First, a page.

Beethoven/Liszt Symphonies are Coming! - Liner Notes
These are the liner notes to the Centaur Records release of Beethoven/Liszt Symphonies V/VII, performed by Frederic Chiu, produced by Judith Sherman, multiple Grammy award-winning Producer of the Year.
The piano is one of the seminal inventions in human history, a platform for creativity and thinking that has endured more than 300 years. Continually evolving and refining with the advent of different technologies, the instrument is alive and well. Why?
The works on this recording are rich responses to that question. They demonstrate how the piano is at once simple and complex, how its palette is restricted and yet infinitely variegated within those restrictions, and how the act of playing or even listening to the piano is a deeply human activity that we rarely get to explore in other ways.
Franz Liszt understood these concepts, and he felt so inspired by them, he spent close to 2 years in a retreat at a monastery, devoting himself exclusively to arranging all 9 Symphonies of Beethoven for solo piano. His work left a legacy that has never been equaled in music history, creating something as close to an actual recording of Beethoven as one could wish for without the technology being available.
Liszt’s familiarity specifically with the Seventh and Fifth Symphonies stems from many perspectives. Besides his personal encounter with Beethoven the man (Beethoven’s apocryphal “kiss” on Liszt the child’s forehead), he was present in the audience for important live performances of the Symphonies by Beethoven’s collaborators and contemporaries, hearing performance practices that came straight from Beethoven’s direction.
Liszt’s perspective as a composer pushed him to study Beethoven’s craft as a model for his own compositions. And being a performer himself, he also could deeply appreciate the pianistic and executional details needed to transmit the musical thoughts to an audience. (In fact, many of Liszt’s audiences were hearing these two Beethoven Symphonies for the first time, played not by an orchestra but rather in these piano transcriptions performed by Liszt!)
Finally, as a court conductor in Weimar, he had the opportunity to deconstruct and perform these works with an orchestra. Liszt’s piano scores must therefore be taken as a sort of gospel in regards to Beethoven’s intentions with the Symphonies.
Listening to this recording offers discoveries and new perspectives on many levels. The sound differences, of course, between a piano and an orchestra cause details to leap out and others to retract. The narrower color palette of the piano creates a sort of x-ray of the original, a black and white (pun intended) etching of a full-color painting. Details of structure and form, of line and counterpoint will be more defined. Listening to an orchestral performance will never be the same after listening to Liszt’s piano version.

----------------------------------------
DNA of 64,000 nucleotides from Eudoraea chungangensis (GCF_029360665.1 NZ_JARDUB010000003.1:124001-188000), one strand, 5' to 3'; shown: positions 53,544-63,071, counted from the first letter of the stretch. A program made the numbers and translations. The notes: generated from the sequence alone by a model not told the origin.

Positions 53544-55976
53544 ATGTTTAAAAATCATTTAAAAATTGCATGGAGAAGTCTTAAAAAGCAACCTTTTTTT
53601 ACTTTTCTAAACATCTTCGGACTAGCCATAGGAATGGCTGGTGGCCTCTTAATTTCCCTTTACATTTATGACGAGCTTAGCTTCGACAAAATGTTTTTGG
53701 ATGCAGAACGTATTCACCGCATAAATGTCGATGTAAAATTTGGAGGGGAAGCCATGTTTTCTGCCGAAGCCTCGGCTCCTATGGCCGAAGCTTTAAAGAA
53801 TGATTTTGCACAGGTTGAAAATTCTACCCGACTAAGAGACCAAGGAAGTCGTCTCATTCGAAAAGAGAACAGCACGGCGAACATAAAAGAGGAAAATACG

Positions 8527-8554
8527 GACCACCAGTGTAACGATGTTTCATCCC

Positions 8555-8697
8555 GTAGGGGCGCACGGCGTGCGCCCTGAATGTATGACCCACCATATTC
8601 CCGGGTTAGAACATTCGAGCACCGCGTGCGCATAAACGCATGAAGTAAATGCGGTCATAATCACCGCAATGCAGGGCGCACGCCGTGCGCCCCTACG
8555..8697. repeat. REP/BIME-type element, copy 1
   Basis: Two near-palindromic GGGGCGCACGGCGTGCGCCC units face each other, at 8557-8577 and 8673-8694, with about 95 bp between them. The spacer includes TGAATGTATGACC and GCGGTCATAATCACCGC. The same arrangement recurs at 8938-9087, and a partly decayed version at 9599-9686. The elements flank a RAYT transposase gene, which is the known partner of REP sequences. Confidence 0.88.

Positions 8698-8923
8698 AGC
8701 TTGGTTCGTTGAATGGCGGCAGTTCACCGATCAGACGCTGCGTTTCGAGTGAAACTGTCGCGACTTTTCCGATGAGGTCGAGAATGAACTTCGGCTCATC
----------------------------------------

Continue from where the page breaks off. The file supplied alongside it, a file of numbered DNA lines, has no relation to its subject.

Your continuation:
Certain performance details from the piano score, including dynamic markings and articulation markings, offering variants from the symphonic score. Some of these might reflect what Liszt was hearing at the time in contemporaneous performances. Others might reflect a direction of interpretation more easily explored by an individual vs. a large group, but which are also inspired by contemporaneous interpretations.
One particular detail is worth spotlighting – the execution of the grace note in the famous melody of the Allegretto movement of Symphony VII. Among conductors, one camp presents the grace notes ON the beat, while another, much smaller camp argues for them to enter BEFORE the beat. In Liszt’s piano score, where all the instrumental parts are presented together on the same staff, it is clearly set so the grace notes play BEFORE the beat. As added emphasis, Liszt’s own fingerings of this passage could not be executed ON the beat, only BEFORE the beat. Given Liszt’s familiarity with the score and with performance practices of the time, this seems to give the smaller camp an almost infallible argument in their favor!
In social history, one often sees the trade-off of complexity for convenience. In the case of the piano, the convenience of being able to play the instrument easily – without requiring much physical conditioning or precision in pitch – allows the performer to play more than one note at the same time, with absolute independence of each of those notes. With this variety and independence of voices, the piano can suggest the wide palette of colors of an orchestra, and the multiple, independent streams of activity of many individuals playing simultaneously.
However, instead of marveling at the confluence of many streams into a single “performance” demonstrated by an orchestral performance (“All for one”), the listener can marvel at the ability of a single person to diversify into various seemingly independent actors, in real time (“One for all”). Both acts are inherently, deeply human, affirming our basic capacities to work both together and alone. Very few activities besides playing and listening to the piano give a single person this ability to multi-task, and this alone could guarantee its survival for many centuries to come.
Frederic Chiu 4/1/2019